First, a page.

A quick overview of what this code does...  It exposes a JavaScript function to the page.  In this case, the function is called LoadOrderDetails().  The function accepts a single parameter which, in our example is the order number for the order we need to display details about.  We take this information and embed it into a URL that we assign to the src attribute of the iframe.  The document.getElementById() bit is how we get a reference to the iframe.  If you examine the URL that's being generated, you'll see that it points to the reportserver virtual directory, and passes along the URL to the report that we want displayed.  That second URL has a series of parameters embedded into it.  Most of them tell SRS how to display the report: basically, render it, hide the toolbar and hide the parameters window.  The last item passed in the URL is the name of the parameter as defined in the report that we're calling.  And we concatenate the value passed into the function as the value for that parameter.  In our example, our OrderDetails report defines a parameter called "OrderNum".  If we didn't include this in the URL, the report would expect to have the user type it in as they do in the parent report.  But since we're hiding the parameters window and the whole point of this exercise if to eliminate the need for manually linking the reports, we include it as part of the call to display the report.

The iframe definition is just below the script block.  Make sure that your tokens match up!  If you make a call to document.getElementById('OrderDetail') then make sure you assign "OrderDetail" as the value for the id attribute of the iframe.

At this point, we have two pieces of the puzzle assembled.  We have a report that displays the customer detail, along with a list of orders for that customer.  We also have an iframe poised to display a specific report at the whim of a JavaScript function call.  All we need to do now is connect them so the order details report displays the details of any order the viewer clicks on in the parent report.

This final step is to configure the parent report to call the JavaScript function which updates the iframe source.

In the report definition of the customer order report (that's the one embedded into the parent report), right click on the textbox that displays the order number itself and choose properties.  you'll get a window that looks a bit like this:

SRS Textbox Navigation Settings

As you can see, on the navigation tab, you enter the call to the JavaScript function in the "Jump to URL:" box.  The code there inserts the value of the OrderNum field of the report's datasource.  When this is rendered in html as the report displays, it become a client side call to the JavaScript function we defined in the in the Content Editor Web Part in SharePoint.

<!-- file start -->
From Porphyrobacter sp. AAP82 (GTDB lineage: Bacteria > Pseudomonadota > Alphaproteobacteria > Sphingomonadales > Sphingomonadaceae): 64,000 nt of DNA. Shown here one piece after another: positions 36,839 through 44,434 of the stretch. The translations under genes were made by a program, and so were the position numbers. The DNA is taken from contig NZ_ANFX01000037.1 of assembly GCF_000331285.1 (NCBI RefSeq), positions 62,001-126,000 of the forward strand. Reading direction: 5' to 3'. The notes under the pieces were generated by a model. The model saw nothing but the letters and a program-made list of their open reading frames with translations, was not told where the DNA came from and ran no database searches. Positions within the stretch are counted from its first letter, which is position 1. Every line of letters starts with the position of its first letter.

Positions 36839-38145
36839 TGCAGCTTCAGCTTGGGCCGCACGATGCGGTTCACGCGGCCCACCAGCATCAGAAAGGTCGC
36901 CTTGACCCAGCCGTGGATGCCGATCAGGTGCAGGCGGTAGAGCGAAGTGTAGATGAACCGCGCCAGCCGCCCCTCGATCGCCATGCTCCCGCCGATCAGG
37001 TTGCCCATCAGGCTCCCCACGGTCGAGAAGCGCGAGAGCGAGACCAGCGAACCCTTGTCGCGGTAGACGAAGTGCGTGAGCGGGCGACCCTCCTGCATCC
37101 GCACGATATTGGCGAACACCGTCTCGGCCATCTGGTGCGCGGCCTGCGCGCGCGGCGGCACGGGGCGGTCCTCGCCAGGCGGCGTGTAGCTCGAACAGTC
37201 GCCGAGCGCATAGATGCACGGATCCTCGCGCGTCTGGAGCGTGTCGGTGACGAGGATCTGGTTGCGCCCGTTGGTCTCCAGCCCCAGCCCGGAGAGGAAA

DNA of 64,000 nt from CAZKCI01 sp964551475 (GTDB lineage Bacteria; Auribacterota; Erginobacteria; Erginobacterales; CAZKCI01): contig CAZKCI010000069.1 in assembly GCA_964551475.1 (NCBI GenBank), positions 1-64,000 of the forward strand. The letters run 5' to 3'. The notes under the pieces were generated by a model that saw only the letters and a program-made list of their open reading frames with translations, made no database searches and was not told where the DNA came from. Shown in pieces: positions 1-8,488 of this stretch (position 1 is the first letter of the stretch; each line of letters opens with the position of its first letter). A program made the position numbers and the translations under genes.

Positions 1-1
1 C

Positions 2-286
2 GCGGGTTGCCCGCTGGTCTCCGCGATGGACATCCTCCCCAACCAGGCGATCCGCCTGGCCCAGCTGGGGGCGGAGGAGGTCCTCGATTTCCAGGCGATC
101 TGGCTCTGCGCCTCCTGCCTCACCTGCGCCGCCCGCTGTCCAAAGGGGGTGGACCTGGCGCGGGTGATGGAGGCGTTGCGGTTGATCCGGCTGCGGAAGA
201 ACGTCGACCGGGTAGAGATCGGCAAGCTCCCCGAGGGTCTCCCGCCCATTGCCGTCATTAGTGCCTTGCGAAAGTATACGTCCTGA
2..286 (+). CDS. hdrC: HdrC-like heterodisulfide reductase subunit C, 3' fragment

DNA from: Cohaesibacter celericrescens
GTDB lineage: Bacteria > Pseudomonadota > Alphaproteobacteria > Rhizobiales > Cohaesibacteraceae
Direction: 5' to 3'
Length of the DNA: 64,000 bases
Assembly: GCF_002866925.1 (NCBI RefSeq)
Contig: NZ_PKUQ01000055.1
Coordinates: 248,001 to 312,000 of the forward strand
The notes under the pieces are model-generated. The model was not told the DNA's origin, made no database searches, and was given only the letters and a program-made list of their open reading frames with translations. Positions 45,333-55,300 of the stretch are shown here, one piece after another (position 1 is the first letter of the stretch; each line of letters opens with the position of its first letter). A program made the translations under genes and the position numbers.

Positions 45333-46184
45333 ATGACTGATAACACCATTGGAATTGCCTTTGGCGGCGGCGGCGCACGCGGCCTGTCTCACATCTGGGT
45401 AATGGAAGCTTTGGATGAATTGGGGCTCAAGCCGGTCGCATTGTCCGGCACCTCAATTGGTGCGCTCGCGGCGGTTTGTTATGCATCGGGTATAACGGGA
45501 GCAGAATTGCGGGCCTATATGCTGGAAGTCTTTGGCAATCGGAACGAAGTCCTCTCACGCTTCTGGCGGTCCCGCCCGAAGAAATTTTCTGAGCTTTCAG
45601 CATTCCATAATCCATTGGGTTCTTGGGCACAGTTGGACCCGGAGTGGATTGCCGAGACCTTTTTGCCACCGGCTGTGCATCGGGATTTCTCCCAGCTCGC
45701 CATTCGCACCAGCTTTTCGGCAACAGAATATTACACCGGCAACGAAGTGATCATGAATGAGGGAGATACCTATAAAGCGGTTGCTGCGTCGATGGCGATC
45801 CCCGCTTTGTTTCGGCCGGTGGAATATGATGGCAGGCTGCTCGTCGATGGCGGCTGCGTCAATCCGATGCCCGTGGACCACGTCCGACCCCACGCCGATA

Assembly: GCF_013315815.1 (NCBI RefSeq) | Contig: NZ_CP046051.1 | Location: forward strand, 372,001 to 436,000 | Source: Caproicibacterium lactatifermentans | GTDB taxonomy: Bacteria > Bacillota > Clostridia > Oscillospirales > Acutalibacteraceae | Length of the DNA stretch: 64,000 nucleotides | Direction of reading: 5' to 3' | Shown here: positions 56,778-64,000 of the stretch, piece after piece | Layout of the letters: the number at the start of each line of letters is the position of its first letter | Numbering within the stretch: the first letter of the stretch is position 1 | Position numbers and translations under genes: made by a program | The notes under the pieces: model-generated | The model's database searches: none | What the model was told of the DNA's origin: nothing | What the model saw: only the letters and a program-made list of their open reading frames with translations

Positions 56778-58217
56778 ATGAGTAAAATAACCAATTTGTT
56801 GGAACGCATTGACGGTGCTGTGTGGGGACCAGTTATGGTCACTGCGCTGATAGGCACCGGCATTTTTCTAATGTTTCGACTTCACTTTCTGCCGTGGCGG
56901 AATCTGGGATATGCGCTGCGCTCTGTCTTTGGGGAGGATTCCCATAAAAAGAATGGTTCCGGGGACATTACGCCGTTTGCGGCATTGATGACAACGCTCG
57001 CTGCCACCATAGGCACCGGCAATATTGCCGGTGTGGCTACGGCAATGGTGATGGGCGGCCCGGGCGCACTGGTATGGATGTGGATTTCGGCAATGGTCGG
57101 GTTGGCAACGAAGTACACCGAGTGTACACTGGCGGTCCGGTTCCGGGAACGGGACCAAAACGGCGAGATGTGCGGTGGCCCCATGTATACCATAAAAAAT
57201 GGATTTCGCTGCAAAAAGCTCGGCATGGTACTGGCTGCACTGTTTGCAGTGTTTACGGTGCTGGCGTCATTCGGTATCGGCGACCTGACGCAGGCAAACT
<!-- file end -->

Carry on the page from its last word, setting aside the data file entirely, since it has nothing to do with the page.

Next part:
See? ... It's a piece of cake!  Now each of the order numbers is a hyperlink that dynamically updates a sub-report displayed on the same html page.

So let's go over the basic steps:

  • Define a parent report in SRS that lists a collection of related values.  (Customer Detail, Listing Order Numbers)
  • Define a child report that accepts a parameter to display further detail of an item. (Customer Order, Accepts Order Number)
  • Create a Web Part page to host the cooperative reports.  (I like that...  Cooperative Reports.  I have coined a new term.)
  • Configure a standard SRS Report Viewer Web Part to display the parent report.
  • Configure a Content Editor Web Part with the appropriate JavaScript and iframe definition.
  • Configure the appropriate navigation property in the parent report to call the JavaScript function.

I truly hope that folks find this useful.  I've seen quite a few inquiries on many forums about how to do something like this.  Many people are surprised (as I was) to discover that SRS does not have this capability.  But, then, it's a reporting engine, not a UI driven application.

Here are a couple of things to note about this technique:

  1. Configuring the textbox to make the JavaScript call does not mean it will appear as a hyperlink when rendered.  In the report definition, you'll have to format it in a way that catches the viewer's eye and let's them know they can click on it.  (I typically go for the standard bright blue, underlined text.)
  2. Setting this up creates a tightly bound relationship between these elements.  You couldn't use this parent report anywhere that you don't also supply the JavaScript that it's expecting to call.  (At least not without getting browser side errors.)
  3. The parent report does not have to be very complex and it does not have to have an embedded sub-report.  In one instance, I implemented a parent that does nothing but lets the viewer search for users in a directory with a search string.  The resulting list of users are clickable links that update a user detail panel below the "search box".
  4. You don't have to stop at one level of detail.  For our ILM portal, I use a "search box" report to get a list of metaverse identities that match a search string.  Click one to get details on the identity, including connector history and, in our case, a list of workflows that are associated with it.  Click a workflow id and you get a rendered image of the current status of the workflow in another panel.  Now, since the workflow image report is actually being called from within the iframe that the identity detail is displayed in, you have to scope the JavaScript call: ="javascript:parent.LoadOrderDetails()" (and if you want another level of detail you may find yourself calling a parent of a parent...

Well, I certainly think that's quite enough to try and wrap your brain around for one sitting...  Please let me know if you have success (or not) with this technique.  And if you can add any more interesting angles, I'd love to see what you come up with.


Anonymous said...

It was extremely interesting for me to read the blog. Thanx for it. I like such topics and everything that is connected to this matter. I definitely want to read more soon.

Anonymous said...

It is extremely interesting for me to read this post. Thanx for it. I like such topics and everything that is connected to this matter. I would like to read more on that blog soon.